As negotiations over the United States’ debt ceiling continue, President Biden said on May 17 that he’s confident the U.S. will avoid a default on its debt.
The Treasury Department says the U.S. could begin defaulting on its financial obligations as soon as June 1 if lawmakers do not suspend or raise the debt ceiling.
Biden and other lawmakers have claimed that such a default would be “unprecedented.” Scott also asked VERIFY if the U.S. has ever defaulted on its debt over failure to raise the debt ceiling.
Has the U.S. ever defaulted on its debt over failure to raise the debt ceiling?
- The Council of Economic Advisers (CEA), an agency in the Executive Office of the President
- The Congressional Research Service
- Bipartisan Policy Center
- Gary Richardson, Ph.D., professor of economics at the University of California Irvine
- Thomas Kahn, distinguished faculty fellow at American University’s Center for Congressional and Presidential Studies
No, the U.S. has never defaulted on its debt over failure to raise the debt ceiling.
There have been other moments in history when the U.S. missed debt payments, but they were unrelated to the debt ceiling.
WHAT WE FOUND
The U.S. hit its debt ceiling, or the amount that it’s able to borrow, in January 2023, but the government didn’t immediately default. That’s because the Treasury Department took “extraordinary measures” to keep paying the federal government’s bills, as it has done in the past. You can learn more about the national debt and debt ceiling here.
But those extraordinary measures and the federal government’s cash on hand will be exhausted at some point. That means Congress must suspend or raise the debt ceiling to avoid a default on the federal government’s debt.
The Council of Economic Advisers (CEA), an agency within the Executive Office of the President, said in a 2021 blog post that the U.S. “has never intentionally defaulted on its debt because of the debt limit.” Two experts who spoke with VERIFY agree.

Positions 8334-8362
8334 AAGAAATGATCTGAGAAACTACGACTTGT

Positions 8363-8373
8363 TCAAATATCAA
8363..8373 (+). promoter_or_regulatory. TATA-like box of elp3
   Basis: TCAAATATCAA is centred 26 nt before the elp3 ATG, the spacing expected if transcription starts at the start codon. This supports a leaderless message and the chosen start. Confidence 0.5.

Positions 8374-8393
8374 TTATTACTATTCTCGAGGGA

The U.S. came within two days of a default over a debt ceiling standoff in 2011 during the first Obama administration, but ultimately avoided one, Thomas Kahn, a distinguished faculty fellow at American University and former staff director of the House Budget Committee, told VERIFY.
“Because we came that close, for the first time in our history, the creditworthiness of U.S. debt was downgraded,” Kahn said. “The interest rates went up, the stock market dropped and the cost to taxpayers was over $1 billion.”
If the U.S. were to default, the federal government may have to miss or delay payments such as those for Social Security and Medicare beneficiaries and government workers’ salaries. But it’s unclear who might not be paid due to a lack of historical precedent, according to Kahn and Gary Richardson, Ph.D., professor of economics at the University of California Irvine.
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“Hypothetically, if we were to default, it would put the government in an impossible Sophie’s choice because we would have to make choices between paying people who depend on Social Security, paying our men and women in uniform, or paying our bondholders,” Kahn said. “If we don't pay our bondholders, interest rates are going to skyrocket. Inflation is going to go up and unemployment is going to go up.”
Other instances of default are debated
Though the U.S. has never defaulted over failure to raise the debt ceiling, the government has not had an “unblemished payment record” throughout its history, the Congressional Research Service (CRS) explained in a report.
The CRS points to several instances of potential default that economic experts have cited in the past, though they are not related to a debt ceiling standoff.
In 1814, during the War of 1812, the federal government was unable to meet all of its financial obligations due to “military expenses and lagging revenue,” according to the CRS report. This included some interest payments on the federal debt.
The Bipartisan Policy Center also cites the War of 1812 as the last time the federal government experienced a “major default on its financial obligations.” The U.S. did not have a debt limit at that time.
More recently, in 1979, payments to some investors were delayed due mostly to technical glitches and organizational problems. Some have referred to this temporary delay in payments as a “mini-default,” the CRS report says.
According to the report, about 4,000 Treasury checks for interest payments and for the redemption of maturing securities held by investors worth an estimated $122 million were not sent on time. Though the delays inconvenienced investors, Reuters reported in 2011 that the problem was resolved within weeks.
Experts have also debated whether other moments in history, such as President Franklin Roosevelt’s actions to suspend the gold standard beginning in 1933, amounted to a default.
This is “controversial,” the CRS says, with its reporting noting that bondholders were repaid but on terms other than those specified in their contracts. The Supreme Court also upheld actions that suspended the gold standard.